Libraries everywhere empower people by providing them with access to information and helping them to fulfil needs related to health, government services and community engagement. In short, libraries help people receive what they need.

  • Resources that patrons can use to access information and pursue interests are preserved at libraries. Librarians use their information seeking expertise to help address a wide variety of needs.
  • Educational opportunities of all kinds are available to people of all ages at the library. For example, more than half of library patrons who used library computers to seek financial aid received funding.
  • Libraries are the community on-ramp to the world of information. Internet access is now one of the most sought after public library services.
  • Libraries provide important e-government services. 97% of public libraries help people apply for government services online.
  • Libraries facilitate patrons’ interactions with other members of the community. 60% of library computer users in a year reported using library resources to maintain person connections. Among these users, 74% reported using library computers to connect with friends or family, 66% communicated with family or friends in the local community, and 35% reported connection with family outside of the United States.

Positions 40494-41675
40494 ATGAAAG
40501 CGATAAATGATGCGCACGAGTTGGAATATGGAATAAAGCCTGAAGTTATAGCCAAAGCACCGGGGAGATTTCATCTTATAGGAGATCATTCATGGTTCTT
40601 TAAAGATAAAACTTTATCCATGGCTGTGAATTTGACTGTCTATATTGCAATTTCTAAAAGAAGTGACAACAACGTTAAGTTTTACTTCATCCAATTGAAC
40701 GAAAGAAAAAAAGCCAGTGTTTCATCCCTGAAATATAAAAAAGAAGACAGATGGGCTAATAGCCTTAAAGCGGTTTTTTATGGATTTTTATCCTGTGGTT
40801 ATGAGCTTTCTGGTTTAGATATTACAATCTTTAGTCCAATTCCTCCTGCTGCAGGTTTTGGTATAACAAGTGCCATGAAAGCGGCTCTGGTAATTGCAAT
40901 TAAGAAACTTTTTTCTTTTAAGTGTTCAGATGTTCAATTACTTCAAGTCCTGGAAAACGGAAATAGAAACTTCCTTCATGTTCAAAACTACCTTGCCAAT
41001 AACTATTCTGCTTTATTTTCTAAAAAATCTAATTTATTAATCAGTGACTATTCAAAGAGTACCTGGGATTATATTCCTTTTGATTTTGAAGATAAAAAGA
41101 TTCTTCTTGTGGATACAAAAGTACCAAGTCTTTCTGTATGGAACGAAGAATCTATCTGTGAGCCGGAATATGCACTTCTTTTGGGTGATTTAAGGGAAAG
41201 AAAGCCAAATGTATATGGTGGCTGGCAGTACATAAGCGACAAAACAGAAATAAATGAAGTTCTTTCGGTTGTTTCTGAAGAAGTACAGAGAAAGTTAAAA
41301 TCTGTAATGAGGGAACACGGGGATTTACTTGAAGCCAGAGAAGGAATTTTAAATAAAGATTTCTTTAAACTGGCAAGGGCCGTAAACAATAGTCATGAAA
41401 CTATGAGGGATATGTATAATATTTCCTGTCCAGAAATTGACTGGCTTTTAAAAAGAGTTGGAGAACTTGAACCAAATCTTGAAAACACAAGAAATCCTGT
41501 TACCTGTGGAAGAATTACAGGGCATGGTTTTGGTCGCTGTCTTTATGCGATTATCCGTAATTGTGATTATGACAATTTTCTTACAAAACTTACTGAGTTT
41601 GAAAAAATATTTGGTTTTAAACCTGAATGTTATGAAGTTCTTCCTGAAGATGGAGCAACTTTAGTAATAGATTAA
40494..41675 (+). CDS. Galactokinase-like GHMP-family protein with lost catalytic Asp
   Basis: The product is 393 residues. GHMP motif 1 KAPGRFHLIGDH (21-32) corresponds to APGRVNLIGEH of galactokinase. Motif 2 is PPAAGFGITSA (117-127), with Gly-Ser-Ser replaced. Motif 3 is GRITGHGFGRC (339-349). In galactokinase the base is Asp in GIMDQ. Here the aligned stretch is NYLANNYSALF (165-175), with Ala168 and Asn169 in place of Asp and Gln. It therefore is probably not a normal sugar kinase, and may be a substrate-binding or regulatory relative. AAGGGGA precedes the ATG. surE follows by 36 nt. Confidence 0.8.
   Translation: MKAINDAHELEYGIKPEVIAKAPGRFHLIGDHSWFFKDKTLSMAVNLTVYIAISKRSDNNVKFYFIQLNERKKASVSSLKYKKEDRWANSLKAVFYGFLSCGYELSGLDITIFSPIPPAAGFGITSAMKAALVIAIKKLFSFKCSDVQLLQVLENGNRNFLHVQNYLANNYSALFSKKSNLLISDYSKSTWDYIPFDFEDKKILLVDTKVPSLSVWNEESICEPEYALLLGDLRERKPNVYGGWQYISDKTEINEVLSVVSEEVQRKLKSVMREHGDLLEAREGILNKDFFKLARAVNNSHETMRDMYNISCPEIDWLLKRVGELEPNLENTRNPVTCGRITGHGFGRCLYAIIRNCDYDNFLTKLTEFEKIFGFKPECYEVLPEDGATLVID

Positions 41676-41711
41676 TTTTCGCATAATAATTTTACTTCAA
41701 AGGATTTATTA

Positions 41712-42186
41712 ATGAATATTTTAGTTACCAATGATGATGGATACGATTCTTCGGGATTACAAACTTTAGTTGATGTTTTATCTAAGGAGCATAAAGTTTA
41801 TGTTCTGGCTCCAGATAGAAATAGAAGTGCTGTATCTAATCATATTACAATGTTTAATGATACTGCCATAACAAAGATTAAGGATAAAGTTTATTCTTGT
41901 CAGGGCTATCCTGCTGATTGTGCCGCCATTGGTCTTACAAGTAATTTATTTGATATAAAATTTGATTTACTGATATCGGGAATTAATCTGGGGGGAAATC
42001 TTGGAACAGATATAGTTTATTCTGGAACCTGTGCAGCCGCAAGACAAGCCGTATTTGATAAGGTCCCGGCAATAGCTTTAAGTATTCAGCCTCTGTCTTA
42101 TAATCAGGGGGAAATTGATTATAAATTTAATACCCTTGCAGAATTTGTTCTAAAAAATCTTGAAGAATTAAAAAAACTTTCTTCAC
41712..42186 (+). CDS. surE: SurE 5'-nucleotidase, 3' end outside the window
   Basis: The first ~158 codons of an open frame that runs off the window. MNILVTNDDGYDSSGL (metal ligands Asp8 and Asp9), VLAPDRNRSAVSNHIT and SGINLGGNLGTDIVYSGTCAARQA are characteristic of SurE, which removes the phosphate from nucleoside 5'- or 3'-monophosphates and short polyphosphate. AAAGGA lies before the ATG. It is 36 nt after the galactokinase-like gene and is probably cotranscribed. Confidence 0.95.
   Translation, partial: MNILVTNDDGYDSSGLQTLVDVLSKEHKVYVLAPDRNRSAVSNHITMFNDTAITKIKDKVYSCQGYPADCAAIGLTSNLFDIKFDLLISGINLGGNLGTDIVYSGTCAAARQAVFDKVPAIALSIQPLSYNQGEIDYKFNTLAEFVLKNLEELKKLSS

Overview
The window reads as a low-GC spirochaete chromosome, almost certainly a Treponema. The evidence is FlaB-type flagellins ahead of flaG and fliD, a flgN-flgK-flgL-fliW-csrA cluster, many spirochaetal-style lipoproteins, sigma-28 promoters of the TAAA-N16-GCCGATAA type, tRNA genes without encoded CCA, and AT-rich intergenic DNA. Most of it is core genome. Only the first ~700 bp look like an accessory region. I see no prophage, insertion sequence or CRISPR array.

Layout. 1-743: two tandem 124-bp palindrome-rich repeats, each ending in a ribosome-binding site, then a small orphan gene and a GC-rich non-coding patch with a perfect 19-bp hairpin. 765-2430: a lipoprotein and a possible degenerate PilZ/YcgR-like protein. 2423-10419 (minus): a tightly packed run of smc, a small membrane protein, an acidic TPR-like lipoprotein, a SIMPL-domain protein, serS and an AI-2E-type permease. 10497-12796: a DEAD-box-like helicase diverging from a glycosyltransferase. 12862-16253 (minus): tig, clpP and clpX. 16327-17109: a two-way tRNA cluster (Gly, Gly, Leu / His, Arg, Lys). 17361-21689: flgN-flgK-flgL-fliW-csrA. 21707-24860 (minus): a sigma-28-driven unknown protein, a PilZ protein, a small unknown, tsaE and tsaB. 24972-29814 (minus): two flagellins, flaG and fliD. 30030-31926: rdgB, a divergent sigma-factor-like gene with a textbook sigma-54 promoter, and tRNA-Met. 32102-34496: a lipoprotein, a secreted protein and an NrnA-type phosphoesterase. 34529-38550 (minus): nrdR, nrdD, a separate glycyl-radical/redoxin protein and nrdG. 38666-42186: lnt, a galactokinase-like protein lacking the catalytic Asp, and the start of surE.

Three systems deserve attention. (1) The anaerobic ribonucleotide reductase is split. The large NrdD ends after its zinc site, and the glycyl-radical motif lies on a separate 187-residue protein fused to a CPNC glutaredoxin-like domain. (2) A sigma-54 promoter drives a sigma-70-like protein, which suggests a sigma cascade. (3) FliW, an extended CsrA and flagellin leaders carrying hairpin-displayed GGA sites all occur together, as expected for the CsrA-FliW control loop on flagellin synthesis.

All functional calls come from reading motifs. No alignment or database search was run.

• Libraries provide an exceptional variety of resources to patrons. U.S. public libraries circulate nearly as many materials every day (7.9 million) as FedEx ships packages worldwide (8 million).
  • Libraries facilitate e-health activities. In a year, 37% of library computer users, an estimated 28 million people, researched health and wellness issues, including learning about medical conditions, medical procedures or diet and nutrition, finding health care providers, and assessing health insurance options.

An everyday example: Staff at the Cochise County Library District helped a diabetic patron install needed software on a library computer that enables him to regularly send reports of his medical condition to his doctor.

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View the sources for statistics about libraries on this page.